Shimizu, Y. (清水佑輔), Hashimoto, T. (橋本剛明), & Karasawa, K. (唐沢かおり) (2022). 
Decreasing anti-elderly discriminatory attitudes: Conducting a 'Stereotype Embodiment Theory'-based intervention. 
European Journal of Social Psychology, 52(1), 174-190.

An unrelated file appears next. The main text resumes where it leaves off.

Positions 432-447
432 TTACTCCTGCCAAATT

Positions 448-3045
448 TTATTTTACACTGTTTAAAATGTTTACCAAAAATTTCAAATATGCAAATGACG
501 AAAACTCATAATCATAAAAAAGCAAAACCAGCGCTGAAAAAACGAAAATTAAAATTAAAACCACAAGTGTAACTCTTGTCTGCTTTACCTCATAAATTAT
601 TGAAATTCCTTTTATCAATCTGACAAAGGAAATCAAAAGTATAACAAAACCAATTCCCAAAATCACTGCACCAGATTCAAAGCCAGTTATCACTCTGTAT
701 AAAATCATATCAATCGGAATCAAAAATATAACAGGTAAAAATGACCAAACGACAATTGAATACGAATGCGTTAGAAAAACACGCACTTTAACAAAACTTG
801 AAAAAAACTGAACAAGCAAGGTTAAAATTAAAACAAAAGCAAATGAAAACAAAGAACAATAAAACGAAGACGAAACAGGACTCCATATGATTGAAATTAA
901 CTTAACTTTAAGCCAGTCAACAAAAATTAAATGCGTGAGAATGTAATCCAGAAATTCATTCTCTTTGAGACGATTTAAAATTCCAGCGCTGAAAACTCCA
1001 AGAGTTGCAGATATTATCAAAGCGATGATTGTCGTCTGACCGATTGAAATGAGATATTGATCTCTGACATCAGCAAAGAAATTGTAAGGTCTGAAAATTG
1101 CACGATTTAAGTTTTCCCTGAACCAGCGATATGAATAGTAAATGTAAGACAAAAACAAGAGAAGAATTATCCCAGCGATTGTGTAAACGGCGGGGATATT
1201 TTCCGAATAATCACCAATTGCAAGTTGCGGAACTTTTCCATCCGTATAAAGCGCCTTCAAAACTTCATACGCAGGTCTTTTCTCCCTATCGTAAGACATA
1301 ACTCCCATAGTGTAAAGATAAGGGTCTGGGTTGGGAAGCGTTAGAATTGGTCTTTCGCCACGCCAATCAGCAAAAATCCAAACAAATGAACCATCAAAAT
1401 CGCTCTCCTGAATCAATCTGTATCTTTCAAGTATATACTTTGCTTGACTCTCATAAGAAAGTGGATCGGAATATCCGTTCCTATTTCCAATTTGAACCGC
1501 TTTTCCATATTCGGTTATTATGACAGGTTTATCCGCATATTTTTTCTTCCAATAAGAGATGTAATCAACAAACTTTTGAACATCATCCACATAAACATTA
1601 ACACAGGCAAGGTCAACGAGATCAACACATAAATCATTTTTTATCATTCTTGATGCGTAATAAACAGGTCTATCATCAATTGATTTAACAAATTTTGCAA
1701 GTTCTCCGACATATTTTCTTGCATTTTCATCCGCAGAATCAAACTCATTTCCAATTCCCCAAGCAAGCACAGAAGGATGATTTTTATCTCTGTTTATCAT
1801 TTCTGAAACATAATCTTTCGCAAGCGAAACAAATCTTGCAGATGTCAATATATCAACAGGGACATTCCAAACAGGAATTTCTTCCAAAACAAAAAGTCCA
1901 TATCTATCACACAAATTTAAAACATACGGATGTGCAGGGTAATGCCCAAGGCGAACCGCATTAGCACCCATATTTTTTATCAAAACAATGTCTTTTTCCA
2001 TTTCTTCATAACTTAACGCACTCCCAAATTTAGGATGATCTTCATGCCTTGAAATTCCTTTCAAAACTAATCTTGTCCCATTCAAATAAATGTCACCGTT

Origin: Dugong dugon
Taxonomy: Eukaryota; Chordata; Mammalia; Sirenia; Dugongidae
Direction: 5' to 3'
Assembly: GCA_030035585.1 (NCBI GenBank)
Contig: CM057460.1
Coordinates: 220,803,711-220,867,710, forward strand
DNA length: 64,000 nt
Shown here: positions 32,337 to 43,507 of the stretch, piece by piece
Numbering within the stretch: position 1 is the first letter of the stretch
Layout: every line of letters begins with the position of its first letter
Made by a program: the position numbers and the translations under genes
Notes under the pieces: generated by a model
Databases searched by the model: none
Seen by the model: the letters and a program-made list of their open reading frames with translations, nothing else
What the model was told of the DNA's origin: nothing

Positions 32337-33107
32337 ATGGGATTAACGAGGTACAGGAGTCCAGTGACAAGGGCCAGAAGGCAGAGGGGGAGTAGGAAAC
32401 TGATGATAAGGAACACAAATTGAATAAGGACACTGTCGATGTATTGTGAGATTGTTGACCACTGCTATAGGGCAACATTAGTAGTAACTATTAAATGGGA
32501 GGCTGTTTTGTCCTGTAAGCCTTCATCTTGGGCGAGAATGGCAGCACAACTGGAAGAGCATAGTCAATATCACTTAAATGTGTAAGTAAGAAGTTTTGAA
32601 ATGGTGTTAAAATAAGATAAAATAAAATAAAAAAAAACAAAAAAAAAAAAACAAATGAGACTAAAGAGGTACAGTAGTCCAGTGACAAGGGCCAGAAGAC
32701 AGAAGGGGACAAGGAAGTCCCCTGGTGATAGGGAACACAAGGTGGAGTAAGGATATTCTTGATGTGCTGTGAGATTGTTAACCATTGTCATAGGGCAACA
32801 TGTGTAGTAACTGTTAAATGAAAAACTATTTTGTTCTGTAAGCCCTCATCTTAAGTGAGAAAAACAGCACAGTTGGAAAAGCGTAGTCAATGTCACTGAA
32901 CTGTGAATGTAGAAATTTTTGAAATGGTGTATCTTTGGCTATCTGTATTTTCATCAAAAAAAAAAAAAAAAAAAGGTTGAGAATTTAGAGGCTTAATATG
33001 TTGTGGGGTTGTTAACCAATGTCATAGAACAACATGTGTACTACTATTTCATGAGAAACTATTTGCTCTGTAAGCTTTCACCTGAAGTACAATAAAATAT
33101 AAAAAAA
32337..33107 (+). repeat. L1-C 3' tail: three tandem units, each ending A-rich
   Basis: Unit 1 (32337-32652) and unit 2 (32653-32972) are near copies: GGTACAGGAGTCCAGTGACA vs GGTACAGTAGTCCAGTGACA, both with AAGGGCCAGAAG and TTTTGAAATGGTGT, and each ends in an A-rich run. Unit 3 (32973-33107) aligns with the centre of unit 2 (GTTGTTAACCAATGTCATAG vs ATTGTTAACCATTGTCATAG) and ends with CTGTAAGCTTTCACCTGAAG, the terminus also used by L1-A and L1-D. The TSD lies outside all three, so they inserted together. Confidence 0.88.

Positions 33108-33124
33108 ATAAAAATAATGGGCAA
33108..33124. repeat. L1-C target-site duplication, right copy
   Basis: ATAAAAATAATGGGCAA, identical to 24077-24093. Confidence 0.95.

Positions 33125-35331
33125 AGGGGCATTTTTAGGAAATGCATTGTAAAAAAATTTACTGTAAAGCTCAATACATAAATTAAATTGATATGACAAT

Stereotype Embodiment Theory (SET) implies that people who hold negative attitudes towards the elderly are more likely to experience a decline in various cognitive/physical functions themselves. Anti-elderly discriminatory attitudes, which negatively affect the elderly’s health status, could be reduced by communicating the contents of SET to non-elderly people. To weaken anti-elderly discriminatory attitudes, in Study 1, we had participants read about SET and related empirical findings (SET intervention), which intended to increase their self-interested motives for avoiding anti-elderly discrimination. In Study 2, we conducted an ‘integrated intervention’ containing a SET intervention and one selected aspect of educational intervention (i.e., presenting some information about some commonly misunderstood aspects of the elderly). Consequently, the integrated/SET interventions reduced participants’ anti-elderly discriminatory attitudes and these effects persisted for at least 1 week. Our new interventions will be useful for those who work with the elderly.